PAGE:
In the last 10 years, batting has gone to another level in white-ball cricket. Batsmen have become a lot more fearless and have racked up massive scores. The number of 300s might be out of count and it has become the new norm in ODI cricket. However, the number of 400+ scores that have been put up has been staggering. Before 2009, only six scores in excess of 400 were registered with all of those six coming since the start of 2006.
However, since 2009, there have been 13 scores in excess of 400. England have beaten the record of the highest total twice. They first beat Sri Lanka’s record of 443 in 2016 when they put up 444 against Pakistan. However, in June 2018, they bludgeoned and blasted their way to a mind-boggling 481 against Australia.
Decision Review System (DRS)
One of the biggest changes that has been introduced is the Decision Review System. The DRS has changed the whole prospect of umpiring and while there may still be a debate about its accuracy and the correctness but it has brought a massive change in the game. It has helped the teams avoid umpiring howlers and tactically as well, teams have used it to their advantage.
Fastest ODI hundreds – Corey Anderson and AB de Villiers smash ODI records
While we talk about batting, there is no doubt that T20 cricket has revolutionised batting. Batsmen are scoring hundreds in double quick time and the record for the fastest ODI ton (which stayed for 18 years) was broken twice in two years.
First, it was Corey Anderson. On the first day of the year 2014, he smashed a ton in 36 balls against the Windies beating Shahid Afridi’s 37-ball record which he set in 1996. A year later, AB de Villiers comfortably beat that record as he racked up his ton in a mere 31 deliveries breaking multiple ODI records. IN the last 10 years, there have been five entries (including de Villiers’ and Anderson’s record) in the top 10 fastest ODI tons.
The advent of T20 leagues
In 2009, T20 was relatively new and not a lot of leagues were going around. 2009 hosted just the second edition of the World T20. Meanwhile, IPL was just a year old. However, in the last 10 years, almost every country has come up with its own T20 league. In fact, the likes of Canada and UAE have their own T20 leagues. There are a few players, that simply travel across the globe and participate in these T20 leagues. T20 cricket is ruling the roast at the moment.
Chris Gayle – The Universe Boss and the T20 giant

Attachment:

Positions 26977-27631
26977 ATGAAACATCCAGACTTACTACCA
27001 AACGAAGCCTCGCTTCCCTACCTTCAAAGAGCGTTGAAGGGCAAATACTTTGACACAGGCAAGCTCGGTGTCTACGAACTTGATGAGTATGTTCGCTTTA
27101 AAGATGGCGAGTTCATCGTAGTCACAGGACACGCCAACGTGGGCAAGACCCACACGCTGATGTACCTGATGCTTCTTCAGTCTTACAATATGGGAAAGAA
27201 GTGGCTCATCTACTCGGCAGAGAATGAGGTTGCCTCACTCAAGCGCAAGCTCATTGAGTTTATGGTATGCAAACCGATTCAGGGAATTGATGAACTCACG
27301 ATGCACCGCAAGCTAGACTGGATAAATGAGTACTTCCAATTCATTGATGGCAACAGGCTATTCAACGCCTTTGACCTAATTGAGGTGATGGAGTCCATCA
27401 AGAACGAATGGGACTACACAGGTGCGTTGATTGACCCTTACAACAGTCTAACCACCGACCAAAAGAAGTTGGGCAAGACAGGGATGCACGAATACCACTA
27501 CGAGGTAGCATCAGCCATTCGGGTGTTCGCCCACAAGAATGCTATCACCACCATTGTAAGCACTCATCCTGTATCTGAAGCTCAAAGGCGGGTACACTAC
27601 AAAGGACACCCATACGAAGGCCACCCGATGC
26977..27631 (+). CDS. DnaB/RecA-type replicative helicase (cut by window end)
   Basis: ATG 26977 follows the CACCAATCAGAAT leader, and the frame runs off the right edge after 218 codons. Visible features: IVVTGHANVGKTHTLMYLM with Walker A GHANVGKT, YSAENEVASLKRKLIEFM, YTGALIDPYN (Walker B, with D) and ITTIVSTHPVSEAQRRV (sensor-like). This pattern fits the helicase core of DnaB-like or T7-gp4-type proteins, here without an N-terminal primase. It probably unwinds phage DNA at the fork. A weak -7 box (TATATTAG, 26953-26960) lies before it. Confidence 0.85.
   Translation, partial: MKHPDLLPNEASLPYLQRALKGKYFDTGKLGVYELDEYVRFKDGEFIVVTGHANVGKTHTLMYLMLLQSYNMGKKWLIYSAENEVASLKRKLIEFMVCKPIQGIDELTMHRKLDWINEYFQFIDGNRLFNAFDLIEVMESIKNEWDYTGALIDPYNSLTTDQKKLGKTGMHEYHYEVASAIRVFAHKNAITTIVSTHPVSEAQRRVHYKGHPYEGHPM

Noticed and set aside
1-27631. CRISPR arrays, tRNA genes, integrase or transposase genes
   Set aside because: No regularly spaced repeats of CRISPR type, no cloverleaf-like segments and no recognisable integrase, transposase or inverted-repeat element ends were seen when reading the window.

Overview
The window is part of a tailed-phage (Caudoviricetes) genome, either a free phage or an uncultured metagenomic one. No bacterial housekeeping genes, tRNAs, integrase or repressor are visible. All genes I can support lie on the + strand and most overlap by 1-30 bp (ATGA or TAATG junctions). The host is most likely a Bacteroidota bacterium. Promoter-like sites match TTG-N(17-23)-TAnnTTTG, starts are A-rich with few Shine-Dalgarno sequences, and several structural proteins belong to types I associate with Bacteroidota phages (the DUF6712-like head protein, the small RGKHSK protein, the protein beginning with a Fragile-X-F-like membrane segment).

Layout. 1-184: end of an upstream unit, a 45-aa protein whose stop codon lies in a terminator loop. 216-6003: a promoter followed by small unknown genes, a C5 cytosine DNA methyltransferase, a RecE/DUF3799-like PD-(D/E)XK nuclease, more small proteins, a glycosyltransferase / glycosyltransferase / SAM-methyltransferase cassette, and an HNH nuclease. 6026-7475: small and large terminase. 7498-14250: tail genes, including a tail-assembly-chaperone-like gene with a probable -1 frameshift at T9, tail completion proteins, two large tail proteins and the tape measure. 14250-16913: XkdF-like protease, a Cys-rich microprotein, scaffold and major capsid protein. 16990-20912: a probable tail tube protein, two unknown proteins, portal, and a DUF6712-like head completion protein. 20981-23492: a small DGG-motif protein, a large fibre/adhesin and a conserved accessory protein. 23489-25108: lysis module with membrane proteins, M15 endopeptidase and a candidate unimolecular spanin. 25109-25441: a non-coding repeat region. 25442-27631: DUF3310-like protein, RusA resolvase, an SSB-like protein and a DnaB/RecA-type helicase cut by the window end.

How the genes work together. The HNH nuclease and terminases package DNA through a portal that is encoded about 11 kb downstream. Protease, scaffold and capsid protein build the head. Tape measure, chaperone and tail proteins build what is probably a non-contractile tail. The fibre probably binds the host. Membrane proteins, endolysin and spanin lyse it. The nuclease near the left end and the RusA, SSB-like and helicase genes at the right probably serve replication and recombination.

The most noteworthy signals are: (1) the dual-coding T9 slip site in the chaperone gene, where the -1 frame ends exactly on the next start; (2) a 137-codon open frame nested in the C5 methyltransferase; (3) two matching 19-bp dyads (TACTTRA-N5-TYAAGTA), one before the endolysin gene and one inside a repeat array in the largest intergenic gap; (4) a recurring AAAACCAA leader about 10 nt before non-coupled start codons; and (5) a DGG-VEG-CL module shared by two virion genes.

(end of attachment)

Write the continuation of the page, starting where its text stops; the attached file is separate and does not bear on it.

When you talk about T20 cricket, you talk about Chris Gayle. The two always go hand in hand. He might’ve struck a couple of triple centuries in Test cricket and quite a few ODI tons and some other memorable moments in those two formats, but he will always be remembered for his T20 exploits. Gayle has broken all sorts of T20 barriers and has racked up a staggering over 12,000 T20 career runs. He is the only man on this planet to touch the 10,000 mark in T20 cricket. Brendon McCullum looks set to become the second but he’s nowhere in the vicinity of Gayle’s tally of 12,134 runs.
The Universe Boss (as he calls himself) has amassed 21 T20 hundreds which are more than the Test hundreds (15) he has. In the IPL 2013 playing for Royal Challengers Bangalore (RCB), he smashed Pune Warriors India (PWI) to all parts of the M Chinnaswamy Stadium as he scored a mind-boggling 175 not out. That’s not the team score it was Gayle’s individual score. He’s set T20 leagues around the world on fire with his explosive batting and continues to do so (though his reflexes might’ve slowed down and he isn’t as consistent as before). But in the last decade, he’s scored over 11,500 T20 runs which includes a staggering 20 centuries and 870 sixes.
England finally win a men’s World Cup (T20)
Before 2009, England had won the World Cup in cricket twice, i.e. in 1973 and 1993. But that was in the women’s game. The men hadn’t won a single ICC event in the history of men’s cricket. They had made a few finals but failed to cross the final hurdle.
However, in 2010, history changed as Paul Collingwood led his team to the World T20 title in the Caribbean. He became the first England men’s captain to win an ICC trophy. The wait was finally over. However, ICC trophies continue to elude the English team in the 50-over format.